County officials might take a swipe at its ballooning unfunded pension liability by cutting a $50 million check from extra property taxes and reserves followed by $10 million in each of the next nine years.
Doing so would speed up the county paying down its unfunded actuarial accrued liability which, as of June 30, 2012, stood at $962 million and is 72 percent funded with annual costs of approximately $150 million. Under the proposed plan coming before the Board of Supervisors Tuesday, the county would achieve 90 percent funding in seven years and 100 percent by fiscal year 2023-24.
By that point, the recommended option would slash the county’s annual required contribution by $13 million and continue to approximately $16 million by fiscal year 2041-2042, according to calculations by County Manager John Maltbie.
The county’s pension costs have long been a concern for officials, residents and even the civil grand jury which in April contended the unfunded liability was probably closer to $2 billion. The jury also claimed the pension plan has failed to achieve assumed rates and leaves taxpayers paying the price through slashed services, higher taxes or both.
County officials disagreed with the majority of the jury’s conclusions and recommendations.
The 10-year timeline proposed for the pension reduction coincides with the sunset of Measure A, the county’s half-cent sales tax. The proposal coming before the Board of Supervisors Tuesday doesn’t directly recommend using that tax revenue to prefund retirement but Maltbie said tying the two together will let the county continue programs funded by the tax if voters do no reauthorize Measure A.
Allocation of Measure A revenue led to the suggestion of making a lump sum or extra contributions to the San Mateo County Employees’ Retirement Association. In response, SamCERA’s actuary returned with five options ranging from doing nothing up to increasingly larger contributions. Some of the scenarios called for setting the initial $50 million and subsequent $10 million payments in a separate SamCERA account and calculating contributions as though they had not been made. Doing so would accelerate the increase in the funded ratio.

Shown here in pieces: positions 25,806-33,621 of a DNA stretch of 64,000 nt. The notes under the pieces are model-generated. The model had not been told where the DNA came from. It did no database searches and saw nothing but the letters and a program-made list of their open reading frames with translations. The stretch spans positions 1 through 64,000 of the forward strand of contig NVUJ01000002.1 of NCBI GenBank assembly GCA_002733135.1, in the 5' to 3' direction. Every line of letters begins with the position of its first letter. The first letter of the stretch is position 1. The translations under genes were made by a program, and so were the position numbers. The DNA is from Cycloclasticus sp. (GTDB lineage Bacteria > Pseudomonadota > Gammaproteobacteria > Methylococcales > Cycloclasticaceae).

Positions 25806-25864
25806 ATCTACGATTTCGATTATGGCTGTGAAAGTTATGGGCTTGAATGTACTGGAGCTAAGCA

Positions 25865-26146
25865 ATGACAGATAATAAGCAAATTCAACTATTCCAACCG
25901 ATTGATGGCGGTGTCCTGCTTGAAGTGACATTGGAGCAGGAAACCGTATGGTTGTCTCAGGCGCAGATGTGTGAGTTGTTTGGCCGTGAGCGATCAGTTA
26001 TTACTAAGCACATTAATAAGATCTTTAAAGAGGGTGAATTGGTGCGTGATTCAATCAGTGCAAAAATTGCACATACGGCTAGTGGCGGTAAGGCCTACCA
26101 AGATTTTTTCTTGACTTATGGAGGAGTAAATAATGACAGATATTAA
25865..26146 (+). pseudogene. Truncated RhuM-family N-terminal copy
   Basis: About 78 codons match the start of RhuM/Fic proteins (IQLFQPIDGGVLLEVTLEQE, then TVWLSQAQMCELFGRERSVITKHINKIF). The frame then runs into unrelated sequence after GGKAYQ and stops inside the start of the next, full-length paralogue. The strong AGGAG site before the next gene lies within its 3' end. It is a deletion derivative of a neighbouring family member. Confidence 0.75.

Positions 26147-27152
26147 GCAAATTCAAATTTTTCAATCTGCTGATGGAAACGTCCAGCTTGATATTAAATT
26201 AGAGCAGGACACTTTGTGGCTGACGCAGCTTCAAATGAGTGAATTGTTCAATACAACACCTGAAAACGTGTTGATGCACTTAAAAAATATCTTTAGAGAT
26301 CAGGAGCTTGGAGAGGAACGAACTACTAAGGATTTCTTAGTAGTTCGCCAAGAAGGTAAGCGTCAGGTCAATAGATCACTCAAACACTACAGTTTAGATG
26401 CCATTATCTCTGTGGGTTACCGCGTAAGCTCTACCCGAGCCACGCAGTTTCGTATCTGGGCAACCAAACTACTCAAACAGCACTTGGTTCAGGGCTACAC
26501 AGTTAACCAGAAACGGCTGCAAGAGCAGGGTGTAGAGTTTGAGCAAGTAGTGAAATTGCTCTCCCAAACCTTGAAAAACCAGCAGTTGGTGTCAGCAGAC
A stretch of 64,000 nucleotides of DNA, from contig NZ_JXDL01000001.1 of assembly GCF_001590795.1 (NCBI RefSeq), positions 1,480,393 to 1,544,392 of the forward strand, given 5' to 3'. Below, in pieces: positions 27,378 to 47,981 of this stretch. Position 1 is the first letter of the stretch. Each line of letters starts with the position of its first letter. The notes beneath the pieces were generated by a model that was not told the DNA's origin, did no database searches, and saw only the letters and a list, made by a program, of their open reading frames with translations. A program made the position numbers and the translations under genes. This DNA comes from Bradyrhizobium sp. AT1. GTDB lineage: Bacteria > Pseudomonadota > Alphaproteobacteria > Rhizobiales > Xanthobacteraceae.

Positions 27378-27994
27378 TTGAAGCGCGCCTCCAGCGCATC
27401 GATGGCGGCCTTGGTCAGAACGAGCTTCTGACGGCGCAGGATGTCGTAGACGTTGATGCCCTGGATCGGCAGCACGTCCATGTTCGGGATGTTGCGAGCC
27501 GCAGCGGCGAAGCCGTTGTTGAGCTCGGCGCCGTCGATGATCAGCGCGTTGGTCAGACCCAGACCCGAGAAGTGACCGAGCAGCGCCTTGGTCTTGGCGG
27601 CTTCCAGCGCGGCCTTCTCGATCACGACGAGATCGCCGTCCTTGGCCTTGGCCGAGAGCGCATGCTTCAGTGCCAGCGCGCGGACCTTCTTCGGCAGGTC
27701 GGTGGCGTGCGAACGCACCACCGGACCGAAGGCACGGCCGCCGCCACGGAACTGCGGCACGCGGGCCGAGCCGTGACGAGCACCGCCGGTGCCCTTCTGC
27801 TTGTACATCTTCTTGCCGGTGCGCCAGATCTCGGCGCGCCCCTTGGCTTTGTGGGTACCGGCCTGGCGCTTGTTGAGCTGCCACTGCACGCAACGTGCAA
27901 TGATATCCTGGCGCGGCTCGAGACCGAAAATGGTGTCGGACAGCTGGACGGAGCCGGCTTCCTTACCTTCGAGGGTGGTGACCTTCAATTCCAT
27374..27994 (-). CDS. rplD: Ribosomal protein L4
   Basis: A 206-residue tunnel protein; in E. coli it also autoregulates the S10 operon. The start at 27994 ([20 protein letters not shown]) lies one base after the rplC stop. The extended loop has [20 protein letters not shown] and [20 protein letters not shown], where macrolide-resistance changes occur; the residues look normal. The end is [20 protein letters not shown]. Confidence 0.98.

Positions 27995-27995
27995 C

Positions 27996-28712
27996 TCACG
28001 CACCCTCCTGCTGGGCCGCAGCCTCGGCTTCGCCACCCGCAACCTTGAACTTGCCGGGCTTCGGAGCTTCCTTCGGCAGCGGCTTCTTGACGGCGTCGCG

The lump sum and annual payments would come from a combination of department reserves and excess property taxes known as Educational Revenue Augmentation Funds. The county expects to use a minimum of $40 million in ERAF the first year and $5 million annually after. The county will also transfer 25 percent of its operating department reserves. If the plan is approved, the county would make the first payment in Spring 2014 after reimbursing itself from bond proceeds for expenses from the new jail.
All five options, including the favored alternative, coming before the board each assume that the San Mateo County Employees’ Retirement Association achieves its 7.5 percent earnings target each year. The estimate also excludes the Superior Court and county Mosquito and Vector Control District which both belong to the fund.
Maltbie’s recommendation of what he deems the most aggressive paydown option comes with the caveat the county retain discretion to make a smaller contribution when other funding priorities take precedence or the general fund reserve falls below 15 percent. Reserves are currently 16.6 percent.
The Board of Supervisors meets 9 a.m. Tuesday, Aug. 6 in Board Chambers, 400 County Government Center, Redwood City.
(650) 344-5200 ext. 102